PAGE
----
f4: One example of DCASF.(a,b) Latency-time curves to 30–90 dB acoustic stimuli and latency changes with acoustic intensity for all recording sessions lasting 190 min, hereafter, latency-intensity curves (c) Data fitting to DCASF. The average latency-intensity curve of all latency-intensity curves in Fig. 4b was fit to Equation (1) (the red line was the fitting curve, i.e., reference curve (corresponding to Curve 1 in the insert)). Then, each curve in Fig. 4b as the target curve (corresponding to Curve 2 in the insert) was fit to Equation (2) to obtain ∆L and ∆I (insert). This result can be simplified as the target curve (Curve 2) first shifts ∆I to overlap with Curve 3 and then shifts ∆L to overlap with the reference curve (Curve 1) along the axes (the insert) (details introduced in Results). The latency shift (∆L) and intensity shift (∆I) reflect the changes of latencies in nerve fibers and synapses, respectively. When each data point in Fig. 4b subtracted its corresponding shifts (∆L and ∆I) and those newly obtained data were re-plotted, the black dots were obtained. (d) ∆L and ∆I changes with anesthesia time were hereafter labeled as ∆L- and ∆I-time curves.
Mentions: Recently, we have developed a method (DCASF) to first spike latency-intensity curves recorded in single cells, to extract changes in the theoretical minimum and stimulus-dependent components of latency29, which can represent the changes in spike latencies in nerve fibers and synapses, respectively. The latency changes of AEPs with anesthesia time (latency-time curves) from No. 5 mouse (M20110410) (Fig. 4a) were similar to those shown in Fig. 3a. When the data were re-plotted in latency-intensity curve for each recording session (Fig. 4b), the latency exponentially decayed as acoustic intensity increased, as previous results from single cells2627, although AEP is summary of the acoustic evoked electrical activities of auditory pathways30. Thus, we can analyze the effects of general anesthetics on nerve fibers and synapses by using DCASF29.

Bottom Line: Auditory evoked potential (AEP) is an effective index for the effects of general anesthetics.However, it's unknown if AEP can differentiate the effects of general anesthetics on nerve fibers and synapses.Therefore, we conclude that, AEP latency is superior to amplitude for the effects of general anesthetics, ∆L monitors the effect of hypothermia on nerve fibers, and ∆I monitors a combined effect of anesthesia and hypothermia on synapses.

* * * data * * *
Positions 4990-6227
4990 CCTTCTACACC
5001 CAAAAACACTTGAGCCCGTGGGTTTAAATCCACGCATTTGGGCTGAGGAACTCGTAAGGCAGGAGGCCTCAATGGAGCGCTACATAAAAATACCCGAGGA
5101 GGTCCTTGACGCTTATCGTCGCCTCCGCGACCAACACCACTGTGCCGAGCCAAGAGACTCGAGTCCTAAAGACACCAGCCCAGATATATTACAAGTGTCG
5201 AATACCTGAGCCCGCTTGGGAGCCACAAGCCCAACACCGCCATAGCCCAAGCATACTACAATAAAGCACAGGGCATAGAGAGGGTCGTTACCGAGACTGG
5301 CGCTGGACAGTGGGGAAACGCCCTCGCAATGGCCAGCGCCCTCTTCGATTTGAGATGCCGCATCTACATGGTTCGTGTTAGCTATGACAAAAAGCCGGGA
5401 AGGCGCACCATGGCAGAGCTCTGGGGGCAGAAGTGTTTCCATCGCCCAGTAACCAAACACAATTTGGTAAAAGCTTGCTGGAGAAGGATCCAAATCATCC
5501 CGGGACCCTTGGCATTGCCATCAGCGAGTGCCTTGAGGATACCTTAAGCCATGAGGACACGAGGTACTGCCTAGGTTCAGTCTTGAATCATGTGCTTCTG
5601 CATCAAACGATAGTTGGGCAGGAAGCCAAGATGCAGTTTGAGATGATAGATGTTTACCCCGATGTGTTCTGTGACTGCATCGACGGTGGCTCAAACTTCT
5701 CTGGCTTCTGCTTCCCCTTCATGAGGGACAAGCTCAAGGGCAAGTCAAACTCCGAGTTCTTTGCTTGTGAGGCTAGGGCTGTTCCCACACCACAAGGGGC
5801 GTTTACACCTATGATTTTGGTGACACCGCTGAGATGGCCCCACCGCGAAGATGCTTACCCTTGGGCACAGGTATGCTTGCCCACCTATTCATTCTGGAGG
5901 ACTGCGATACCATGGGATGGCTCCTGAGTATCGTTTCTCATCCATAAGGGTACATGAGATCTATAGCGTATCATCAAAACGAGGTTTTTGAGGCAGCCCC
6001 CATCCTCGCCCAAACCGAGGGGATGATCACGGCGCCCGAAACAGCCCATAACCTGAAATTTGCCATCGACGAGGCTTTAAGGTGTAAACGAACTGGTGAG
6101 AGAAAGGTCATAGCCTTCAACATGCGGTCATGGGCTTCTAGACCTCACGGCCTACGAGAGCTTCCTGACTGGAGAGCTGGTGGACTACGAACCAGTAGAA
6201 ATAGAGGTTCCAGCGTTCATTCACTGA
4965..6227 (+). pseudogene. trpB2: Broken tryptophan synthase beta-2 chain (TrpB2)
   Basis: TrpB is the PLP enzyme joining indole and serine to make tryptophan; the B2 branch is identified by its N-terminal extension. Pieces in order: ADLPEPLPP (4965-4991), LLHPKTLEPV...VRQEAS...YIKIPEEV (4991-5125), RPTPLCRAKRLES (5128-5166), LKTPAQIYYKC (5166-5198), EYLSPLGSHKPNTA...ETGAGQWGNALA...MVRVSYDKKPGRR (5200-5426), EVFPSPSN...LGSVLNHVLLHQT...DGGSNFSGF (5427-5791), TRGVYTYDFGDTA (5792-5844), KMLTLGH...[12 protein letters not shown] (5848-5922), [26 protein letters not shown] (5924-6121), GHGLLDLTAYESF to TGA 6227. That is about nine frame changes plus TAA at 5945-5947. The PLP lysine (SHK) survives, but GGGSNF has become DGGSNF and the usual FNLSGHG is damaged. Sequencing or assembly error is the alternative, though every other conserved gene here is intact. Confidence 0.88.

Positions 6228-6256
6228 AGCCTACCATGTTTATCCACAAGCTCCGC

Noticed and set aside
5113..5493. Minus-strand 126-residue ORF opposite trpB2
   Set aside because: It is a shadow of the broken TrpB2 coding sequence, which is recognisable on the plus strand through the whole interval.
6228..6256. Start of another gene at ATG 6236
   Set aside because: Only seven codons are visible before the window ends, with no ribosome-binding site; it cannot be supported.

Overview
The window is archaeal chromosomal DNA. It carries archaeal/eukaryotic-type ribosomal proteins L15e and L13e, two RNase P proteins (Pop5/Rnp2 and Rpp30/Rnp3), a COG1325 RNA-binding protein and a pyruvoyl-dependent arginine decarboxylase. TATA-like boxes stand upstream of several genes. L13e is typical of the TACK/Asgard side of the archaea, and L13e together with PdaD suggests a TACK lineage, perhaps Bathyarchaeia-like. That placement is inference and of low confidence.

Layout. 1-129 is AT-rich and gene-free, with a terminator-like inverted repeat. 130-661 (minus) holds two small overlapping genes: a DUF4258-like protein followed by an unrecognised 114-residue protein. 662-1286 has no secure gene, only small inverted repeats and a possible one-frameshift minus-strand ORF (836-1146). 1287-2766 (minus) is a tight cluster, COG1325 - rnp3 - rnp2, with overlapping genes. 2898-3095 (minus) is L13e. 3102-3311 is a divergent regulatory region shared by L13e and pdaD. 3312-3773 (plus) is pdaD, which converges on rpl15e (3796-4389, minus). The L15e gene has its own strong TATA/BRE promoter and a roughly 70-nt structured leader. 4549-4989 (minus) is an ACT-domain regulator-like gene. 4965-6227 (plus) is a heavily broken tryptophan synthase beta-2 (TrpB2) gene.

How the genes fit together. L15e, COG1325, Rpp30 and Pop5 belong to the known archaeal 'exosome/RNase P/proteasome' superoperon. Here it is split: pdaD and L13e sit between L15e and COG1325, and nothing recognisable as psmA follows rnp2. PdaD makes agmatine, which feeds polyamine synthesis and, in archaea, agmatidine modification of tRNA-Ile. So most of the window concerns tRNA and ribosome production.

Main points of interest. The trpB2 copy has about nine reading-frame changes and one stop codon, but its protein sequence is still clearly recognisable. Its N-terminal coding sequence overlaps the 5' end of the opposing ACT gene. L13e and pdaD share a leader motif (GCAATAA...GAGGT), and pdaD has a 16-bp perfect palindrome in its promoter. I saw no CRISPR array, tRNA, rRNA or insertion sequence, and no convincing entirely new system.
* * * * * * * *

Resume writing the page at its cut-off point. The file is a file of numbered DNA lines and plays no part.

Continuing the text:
View Article: PubMed Central - PubMed

Affiliation: 1] Department of Physiology, School of Basic Medical Sciences, Southern Medical University, Guangzhou 510515, PR China [2] Department of Anesthesiology, Nanfang Hospital, Southern Medical University, Guangzhou 510515, PR China.

ABSTRACT
Auditory evoked potential (AEP) is an effective index for the effects of general anesthetics. However, it's unknown if AEP can differentiate the effects of general anesthetics on nerve fibers and synapses. Presently, we investigated AEP latency and amplitude changes to different acoustic intensities during pentobarbital anesthesia. Latency more regularly changed than amplitude during anesthesia. AEP Latency monotonically decreased with acoustic intensity increase (i.e., latency-intensity curve) and could be fitted to an exponential decay equation, which showed two components, the theoretical minimum latency and stimulus-dependent delay. From the latency-intensity curves, the changes of these two components (∆L and ∆I) were extracted during anesthesia. ∆L and ∆I monitored the effect of pentobarbital on nerve fibers and synapses. Pentobarbital can induce anesthesia, and two side effects, hypoxemia and hypothermia. The hypoxemia was not related with ∆L and ∆I. However, ∆L was changed by the hypothermia, whereas ∆I was changed by the hypothermia and anesthesia. Therefore, we conclude that, AEP latency is superior to amplitude for the effects of general anesthetics, ∆L monitors the effect of hypothermia on nerve fibers, and ∆I monitors a combined effect of anesthesia and hypothermia on synapses. When eliminating the temperature factor, ∆I monitors the anesthesia effect on synapses.

No MeSH data available.


Related in: MedlinePlus